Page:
Elektra Steel featured at LOCZIdesign 2017 Holiday Party & Bazaar. Happening December 7th 6-9pm at LOCZIdesign studios 175 De Haro St, San Francisco CA 94103
LOCZIdesign continues it's series celebrating the art of craft as guest blogger Hilary Perr features Kris Marubayashi's work. She was one of select artisans recently featured as part of American Craft Council's 75th Anniversary celebration.
LOCZIdesign celebrates the art of craft as guest blogger Hilary Perr writes about Sandra Enterline's work incorporating an architectural approach to materials and form. Her work was one of select artisans recently featured as part of American Craft Council's 75th Anniversary celebration.
Jessica Mi Hyeon Yoo is the owner and principal designer of Design Meem. Her Jogakbo works are ethereal vessels through time. Born and raised in Korea, Jessica attended Hong Ik University, majoring in visual communication design. Since her early years of art education, she had been thoroughly interested in fiber/fabric art.
Recently featured in Vogue's Heirlooms of Tomorrow: Ten Contemporary Designers to Collect Today, Australian-born Mary Wallis' interpretation of lighting design comes from a diverse background in genetics, traditional Chinese painting, and manifesting one's path.
“I think how we view the world impacts everything around us. My goal is to share the spectacular in the everyday. The simple, direct approach often tells a profound story.” - Gus Harper
WOOL IS STRONG. It is often said that a single wool fiber is stronger than steel of the same diameter. Wool happens to be the material Meghan Urback uses to create pieces of texture, warmth, and art.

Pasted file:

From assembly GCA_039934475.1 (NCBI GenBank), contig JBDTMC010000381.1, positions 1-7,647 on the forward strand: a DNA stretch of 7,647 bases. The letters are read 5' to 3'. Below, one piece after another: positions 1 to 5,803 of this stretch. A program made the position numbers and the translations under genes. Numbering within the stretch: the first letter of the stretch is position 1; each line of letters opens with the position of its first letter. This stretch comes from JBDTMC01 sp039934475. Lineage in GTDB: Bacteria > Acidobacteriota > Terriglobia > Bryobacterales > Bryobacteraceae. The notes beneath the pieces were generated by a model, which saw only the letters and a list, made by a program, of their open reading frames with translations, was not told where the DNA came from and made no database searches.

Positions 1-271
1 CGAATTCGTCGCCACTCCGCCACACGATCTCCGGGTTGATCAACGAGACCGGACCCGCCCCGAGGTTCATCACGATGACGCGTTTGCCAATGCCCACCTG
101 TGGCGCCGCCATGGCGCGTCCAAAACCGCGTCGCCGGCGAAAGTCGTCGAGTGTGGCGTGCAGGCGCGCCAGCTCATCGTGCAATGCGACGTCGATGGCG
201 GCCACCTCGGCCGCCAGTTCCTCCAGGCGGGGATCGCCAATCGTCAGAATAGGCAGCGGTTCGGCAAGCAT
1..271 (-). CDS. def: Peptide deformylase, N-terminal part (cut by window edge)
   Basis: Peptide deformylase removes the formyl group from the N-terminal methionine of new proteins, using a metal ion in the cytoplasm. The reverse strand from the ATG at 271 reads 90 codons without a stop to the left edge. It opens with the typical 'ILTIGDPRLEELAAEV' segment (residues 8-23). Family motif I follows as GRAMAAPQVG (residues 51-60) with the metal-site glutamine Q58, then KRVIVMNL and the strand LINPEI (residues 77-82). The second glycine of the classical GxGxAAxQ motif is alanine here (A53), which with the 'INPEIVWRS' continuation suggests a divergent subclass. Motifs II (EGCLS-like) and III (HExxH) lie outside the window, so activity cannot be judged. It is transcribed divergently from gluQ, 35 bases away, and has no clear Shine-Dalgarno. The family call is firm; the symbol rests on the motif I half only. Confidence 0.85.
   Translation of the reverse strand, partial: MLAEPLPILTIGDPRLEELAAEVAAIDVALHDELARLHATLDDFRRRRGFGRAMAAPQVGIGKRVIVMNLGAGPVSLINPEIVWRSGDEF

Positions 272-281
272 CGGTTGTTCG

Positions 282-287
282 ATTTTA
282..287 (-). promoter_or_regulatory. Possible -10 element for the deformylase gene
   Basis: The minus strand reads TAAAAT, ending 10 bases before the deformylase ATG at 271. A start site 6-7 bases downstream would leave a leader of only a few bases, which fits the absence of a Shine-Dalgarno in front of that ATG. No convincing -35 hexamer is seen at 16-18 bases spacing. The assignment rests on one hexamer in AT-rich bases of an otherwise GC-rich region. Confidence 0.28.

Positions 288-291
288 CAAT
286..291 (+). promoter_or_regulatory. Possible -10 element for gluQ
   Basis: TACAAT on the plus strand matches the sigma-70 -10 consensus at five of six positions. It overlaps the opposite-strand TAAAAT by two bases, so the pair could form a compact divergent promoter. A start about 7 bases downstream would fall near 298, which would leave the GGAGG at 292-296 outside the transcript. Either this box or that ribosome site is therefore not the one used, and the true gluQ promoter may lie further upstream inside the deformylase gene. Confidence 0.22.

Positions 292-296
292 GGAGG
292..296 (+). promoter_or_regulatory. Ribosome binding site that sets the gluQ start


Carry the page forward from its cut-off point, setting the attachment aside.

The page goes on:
Tahiti is the largest island in the Windward group of French Polynesia. It is also the name of an artist who uses number 11 blades to create cut-out kaleidoscope works of magic. He has been doing so for nearly 15 years. We had the chance to chat with Tahiti Pehrson about his work and how he was born to be an artist.
Where are you from?
"I am from Nevada City, California. I lived in the Bay Area for about ten years or so and decided to move back."
What’s your background?
"My parents are both artists and my dad was an art teacher. He went to California College of the Arts back in the late 50’s/early 60’s. My parents were the bohemian type so I lived without a television until I was about ten-years-old... I had a lot free time and art was always around in the house. But I didn't end up going to the San Francisco Art Institute until I was in my 30’s.
What’s your process like?
"These days I work so much—it’s crazy. I just finished two months of 16 hours days. The work in Vineet's remodel [pictured above] is a 4' x 10' piece, so it took a lot of long hour days to complete. The work that I've been doing lately is based on a fairly old type of Geo pattern; the kind you see on money. So a lot of my work is around that concept. And it seems like the piece worked really well in his place. I actually ended up working up with Vineet through Aimee Friberg, the curator at K. Imperial Fine Art. It was a great match and worked out really well. "
How would you say your artistic style has evolved?
"I always painted, growing up as a kid, and even throughout my 20’s. I was also into skateboarding and most of my friends were professional skateboarders. So it was only natural that I ended up doing a lot of skateboard graphics.